This post is in the Autoethnography category

My master’s thesis (Webber, 2005) followed three theatre productions with Zen Zen Zo Physical Theatre, examining the process of collaboration through narrative and interviews, and building a model of that practice. This model was tested via review by other practitioners working in similar environments, in a process I referred to as co-reflection. In the model, particular areas of vulnerability were identified where the potential for collaborative breakdown or difficulty was high for all the co-reflective participants. These tended to be points where communication of intent, emotion and ideas were focussed. This co-reflection did not attempt to be autoethnography, as I would now describe it, rather an analysis of the generated texts and discussions between the participants and the “co-reflectors”.

In light of new information and understanding of my own autistic traits, it was essential to re-investigate this collaborative model and apply it in a much more personal manner that could examine my personal ways of thinking and understanding that I now understand to be rather less mainstream than I thought. It was clear that the questions asked of the research must be informed and shaped by my own experiences, both historical and current, but should also delve into the literature and experiences of others in the situated cultures, that is, both musicians and autistic persons. It was also clear from the outset that the research would be a transformative process in itself, that I would not be “the same” afterwards, indeed during the research period, that I would observe, analyse and apply learning in something akin to an action research model. The outcome was not to be simply about “what is, and why” but also “what could be, and how”, along with an inherent risk that the whole thing might have no “explanations” at all. In this sense, Ellis and Bochner’s assertion that “we think of ethnography as a journey” (Ellis & Bochner, 2006) is very attractive and fits with the aims of this work. The concept of “epistemology of emotion” (Denzin, 1997, p. 228) or emotionally understood knowledge  bears some fears, due to my difficulties with understanding my own emotions.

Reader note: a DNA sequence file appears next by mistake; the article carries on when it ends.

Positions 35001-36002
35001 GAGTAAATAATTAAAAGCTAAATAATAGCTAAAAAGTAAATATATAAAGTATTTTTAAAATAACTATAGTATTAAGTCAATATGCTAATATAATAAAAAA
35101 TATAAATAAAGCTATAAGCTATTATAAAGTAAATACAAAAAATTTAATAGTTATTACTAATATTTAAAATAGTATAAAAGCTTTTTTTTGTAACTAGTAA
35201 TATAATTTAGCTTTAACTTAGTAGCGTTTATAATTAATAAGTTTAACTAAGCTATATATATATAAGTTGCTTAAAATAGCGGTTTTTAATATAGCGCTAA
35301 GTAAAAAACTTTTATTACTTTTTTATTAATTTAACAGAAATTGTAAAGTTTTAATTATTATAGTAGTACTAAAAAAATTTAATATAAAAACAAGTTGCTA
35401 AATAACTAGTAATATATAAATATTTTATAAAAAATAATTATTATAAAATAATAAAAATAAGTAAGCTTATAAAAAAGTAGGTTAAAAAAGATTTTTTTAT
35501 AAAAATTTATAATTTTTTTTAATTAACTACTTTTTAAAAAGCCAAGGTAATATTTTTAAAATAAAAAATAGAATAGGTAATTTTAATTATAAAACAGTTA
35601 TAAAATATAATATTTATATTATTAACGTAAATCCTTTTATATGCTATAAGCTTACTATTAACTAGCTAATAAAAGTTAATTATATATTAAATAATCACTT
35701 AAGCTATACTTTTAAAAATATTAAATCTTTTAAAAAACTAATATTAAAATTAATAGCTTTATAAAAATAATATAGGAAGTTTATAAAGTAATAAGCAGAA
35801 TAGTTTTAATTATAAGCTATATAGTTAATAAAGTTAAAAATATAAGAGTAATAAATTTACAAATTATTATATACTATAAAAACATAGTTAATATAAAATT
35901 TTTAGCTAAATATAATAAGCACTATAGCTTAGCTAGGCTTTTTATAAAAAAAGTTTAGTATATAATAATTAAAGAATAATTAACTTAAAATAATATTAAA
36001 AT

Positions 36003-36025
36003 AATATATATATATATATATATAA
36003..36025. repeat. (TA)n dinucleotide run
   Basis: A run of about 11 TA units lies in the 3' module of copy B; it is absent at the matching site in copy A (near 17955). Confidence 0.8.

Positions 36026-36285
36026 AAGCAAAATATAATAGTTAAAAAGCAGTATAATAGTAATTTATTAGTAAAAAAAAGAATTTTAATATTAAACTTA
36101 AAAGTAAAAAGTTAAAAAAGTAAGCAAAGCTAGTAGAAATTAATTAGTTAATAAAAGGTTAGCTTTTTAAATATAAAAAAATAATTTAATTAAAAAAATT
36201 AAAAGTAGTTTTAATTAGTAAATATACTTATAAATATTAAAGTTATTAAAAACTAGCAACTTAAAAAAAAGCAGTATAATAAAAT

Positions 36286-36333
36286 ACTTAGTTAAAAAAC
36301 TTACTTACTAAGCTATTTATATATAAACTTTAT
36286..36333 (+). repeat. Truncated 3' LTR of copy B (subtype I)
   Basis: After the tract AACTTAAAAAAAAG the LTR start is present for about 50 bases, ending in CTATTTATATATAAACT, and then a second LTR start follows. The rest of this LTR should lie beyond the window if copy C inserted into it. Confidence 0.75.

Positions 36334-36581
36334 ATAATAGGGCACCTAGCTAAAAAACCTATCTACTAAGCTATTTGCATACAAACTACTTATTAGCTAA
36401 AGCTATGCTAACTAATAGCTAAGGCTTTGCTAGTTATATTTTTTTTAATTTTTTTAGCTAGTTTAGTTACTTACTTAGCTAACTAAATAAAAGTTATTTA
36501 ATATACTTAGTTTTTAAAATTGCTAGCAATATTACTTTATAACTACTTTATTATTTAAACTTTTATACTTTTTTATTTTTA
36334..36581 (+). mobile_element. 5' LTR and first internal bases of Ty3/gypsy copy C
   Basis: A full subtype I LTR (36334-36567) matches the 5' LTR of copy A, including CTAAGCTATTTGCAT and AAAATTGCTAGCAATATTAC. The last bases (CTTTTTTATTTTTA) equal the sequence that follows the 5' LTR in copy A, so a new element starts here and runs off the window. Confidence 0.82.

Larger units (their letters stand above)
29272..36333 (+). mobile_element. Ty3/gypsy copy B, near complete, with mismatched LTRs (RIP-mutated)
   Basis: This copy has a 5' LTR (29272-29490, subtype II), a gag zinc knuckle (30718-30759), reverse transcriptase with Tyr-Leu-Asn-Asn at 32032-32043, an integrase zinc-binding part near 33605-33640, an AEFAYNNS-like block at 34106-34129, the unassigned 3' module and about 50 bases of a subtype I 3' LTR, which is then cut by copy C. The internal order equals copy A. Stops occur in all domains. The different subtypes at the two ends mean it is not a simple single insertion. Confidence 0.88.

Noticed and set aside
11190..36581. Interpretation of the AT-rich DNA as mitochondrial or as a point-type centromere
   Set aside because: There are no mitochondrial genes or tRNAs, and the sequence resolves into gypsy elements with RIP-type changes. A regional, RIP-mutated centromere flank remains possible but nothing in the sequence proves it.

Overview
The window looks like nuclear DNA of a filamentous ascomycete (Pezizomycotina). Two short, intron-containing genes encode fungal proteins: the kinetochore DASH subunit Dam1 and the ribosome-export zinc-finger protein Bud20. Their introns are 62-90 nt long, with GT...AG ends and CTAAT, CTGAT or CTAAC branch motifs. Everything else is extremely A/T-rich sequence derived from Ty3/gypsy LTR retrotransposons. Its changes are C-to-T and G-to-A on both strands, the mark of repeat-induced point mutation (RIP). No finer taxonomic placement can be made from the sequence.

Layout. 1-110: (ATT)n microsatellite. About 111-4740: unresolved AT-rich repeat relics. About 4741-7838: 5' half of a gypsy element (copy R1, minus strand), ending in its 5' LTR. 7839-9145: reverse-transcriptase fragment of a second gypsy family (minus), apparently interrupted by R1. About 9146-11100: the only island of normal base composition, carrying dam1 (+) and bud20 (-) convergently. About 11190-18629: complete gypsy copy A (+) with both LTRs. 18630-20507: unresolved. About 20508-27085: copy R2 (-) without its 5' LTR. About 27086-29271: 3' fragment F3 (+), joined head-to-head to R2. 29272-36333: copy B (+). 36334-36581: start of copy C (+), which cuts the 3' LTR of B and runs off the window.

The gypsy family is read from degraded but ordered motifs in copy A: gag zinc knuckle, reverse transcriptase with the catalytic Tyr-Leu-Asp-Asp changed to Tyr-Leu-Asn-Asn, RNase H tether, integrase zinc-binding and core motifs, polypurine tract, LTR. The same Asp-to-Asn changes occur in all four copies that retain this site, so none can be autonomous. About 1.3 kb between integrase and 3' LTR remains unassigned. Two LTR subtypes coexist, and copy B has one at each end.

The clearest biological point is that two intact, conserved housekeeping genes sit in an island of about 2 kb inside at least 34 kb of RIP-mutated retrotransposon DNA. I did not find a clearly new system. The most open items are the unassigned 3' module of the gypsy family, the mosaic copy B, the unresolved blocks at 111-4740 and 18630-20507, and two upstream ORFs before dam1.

This work also incorporates elements of a variation to Ellis’s approaches to autoethnography, that partly resembles what Leon Anderson proposes as “analytic autoethnography” (Anderson, 2006). He defines five aspects to that definition – (1) complete member researcher (CMR) status, (2) analytic reflexivity, (3) narrative visibility of the researcher’s self, (4) dialogue with informants beyond the self, and (5) commitment to theoretical analysis.

In this instance I am certainly a complete member researcher, a composer with a diagnosis of an autistic spectrum disorder. I move within circles that are populated by other musicians and composers. I don’t consider myself so much a part of the “autistic” community, despite a certain affinity, but there are several individuals “like me” who are close friends or acquaintances. I am also lucky to have access to a very small group of autistic composers.

As mentioned above, there is a strong element of analytic reflexivity about my work and method. I am analytical by nature rather than emotional and am very conscious of the effect that my writing and research has on my own processes and state of being. I am also aware of how the research is affecting those around me. As one who is incapable of keeping such things to myself, I have seen changes in my “community” in terms of its responsiveness to and adaptation to my “peculiarities” that would not have occurred had I not begun to research, write and talk about it.